Just wondering if there is a point to bleeding the brakes if the system is never opened, since it's effectively a closed system. For example, does the chemical change should the fluid reach boiling point release gas? Or should one change the fluid periodically because of some type of degradation, which really falls under the category of flush and not bleed, but the process is similar from what I understand.

2 Answers 2


Brake fluid by nature is hygroscopic, meaning it absorbs water. Even though it is considered a closed system, it doesn't mean it isn't hermetically sealed. Brake fluid will absorb water, have no doubt. You should change your brake fluid once a year or there about.

As the brake fluid absorbs water, it becomes less tolerant of heat, meaning it boils at a lower temperature. When you step on the brakes, you are exchanging motion to create heat, which the brake fluid must be able to tolerate. Here is a chart of the different DOT's used for autos (pulled from this Wikipedia page):

        Dry boiling point   Wet boiling point   Viscosity limit     Primary constituent
DOT 2   190 °C (374 °F)     140 °C (284 °F)      ?                  Castor oil/alcohol
DOT 3   205 °C (401 °F)     140 °C (284 °F)     1500 mm2/s          Glycol Ether
DOT 4   230 °C (446 °F)     155 °C (311 °F)     1800 mm2/s          Glycol Ether/Borate Ester
DOT 5   260 °C (500 °F)     180 °C (356 °F)     900 mm2/s           Silicone
DOT5.1  260 °C (500 °F)     180 °C (356 °F)     900 mm2/s           Glycol Ether/Borate Ester

Brake fluid also needs to be changed to reduce corrosion in the brake lines.

You are right in that the process is pretty much exactly the same between flushing and bleeding. If you change a part which requires you to bleed your system, you may as well flush it while you are at it.

  • This may warrant a separate question, but for passenger vehicles, will the latest DOT suffice, or should I look up the specific DOT for my vehicle?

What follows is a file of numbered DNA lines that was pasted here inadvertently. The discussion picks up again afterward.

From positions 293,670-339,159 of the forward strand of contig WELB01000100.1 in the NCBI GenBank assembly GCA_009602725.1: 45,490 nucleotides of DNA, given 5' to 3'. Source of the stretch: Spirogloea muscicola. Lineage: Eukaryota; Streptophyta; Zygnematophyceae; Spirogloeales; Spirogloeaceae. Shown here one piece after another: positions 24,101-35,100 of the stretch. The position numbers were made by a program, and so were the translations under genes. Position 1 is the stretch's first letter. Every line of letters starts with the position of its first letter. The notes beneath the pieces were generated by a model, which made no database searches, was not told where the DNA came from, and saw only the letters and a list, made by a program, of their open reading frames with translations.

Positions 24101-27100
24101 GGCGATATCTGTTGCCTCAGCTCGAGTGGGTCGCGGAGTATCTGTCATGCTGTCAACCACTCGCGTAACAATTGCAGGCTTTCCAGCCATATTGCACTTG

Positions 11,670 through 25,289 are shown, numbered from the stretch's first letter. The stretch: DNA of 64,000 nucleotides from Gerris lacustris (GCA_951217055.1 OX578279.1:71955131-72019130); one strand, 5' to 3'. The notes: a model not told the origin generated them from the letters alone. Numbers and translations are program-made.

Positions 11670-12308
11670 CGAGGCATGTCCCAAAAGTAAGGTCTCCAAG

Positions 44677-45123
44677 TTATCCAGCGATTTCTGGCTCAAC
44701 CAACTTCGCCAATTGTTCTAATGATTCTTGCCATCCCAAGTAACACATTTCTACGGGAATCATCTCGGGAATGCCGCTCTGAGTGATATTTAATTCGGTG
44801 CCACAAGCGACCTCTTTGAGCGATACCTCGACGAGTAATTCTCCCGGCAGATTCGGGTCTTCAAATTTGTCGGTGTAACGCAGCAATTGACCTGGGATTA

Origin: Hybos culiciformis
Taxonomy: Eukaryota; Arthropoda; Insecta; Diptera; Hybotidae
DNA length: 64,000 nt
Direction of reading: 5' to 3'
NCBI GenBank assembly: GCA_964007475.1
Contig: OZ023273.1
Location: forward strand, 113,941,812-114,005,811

– MDMoore313
    Commented Apr 8, 2014 at 18:34
  • 1
    Passenger vehicles usually require either DOT3 or 4. Yes, consult your owners manual, or ask a different question. If you do, ensure you put the year/make/model. Commented Apr 8, 2014 at 18:37
  • Once a year seems a bit much, relate form here indicates a factory call for once every 3 years. Commented Apr 8, 2014 at 19:03
  • 1
    One to two years is the industry standard. If Honda says every three years, so be it. As a further post down that thread says, Change it at the interval that makes you sleep better at night. If you want to wait that long, then do so. If you want to change it every year, there is no issue in it. The brake fluid will continue to absorb water no matter what you do. Commented Apr 8, 2014 at 21:41

I drove my 2001 Bonneville 437,000 miles over the course of 10 years and NEVER changed the brake fluid. Take it for what it's worth.

  • Rite on man. Did you notice a decrease in brake performance over time?
    – MDMoore313
    Commented Apr 20, 2016 at 13:07
  • 3
    That doesn't mean you shouldn't change it. Commented Apr 20, 2016 at 16:30

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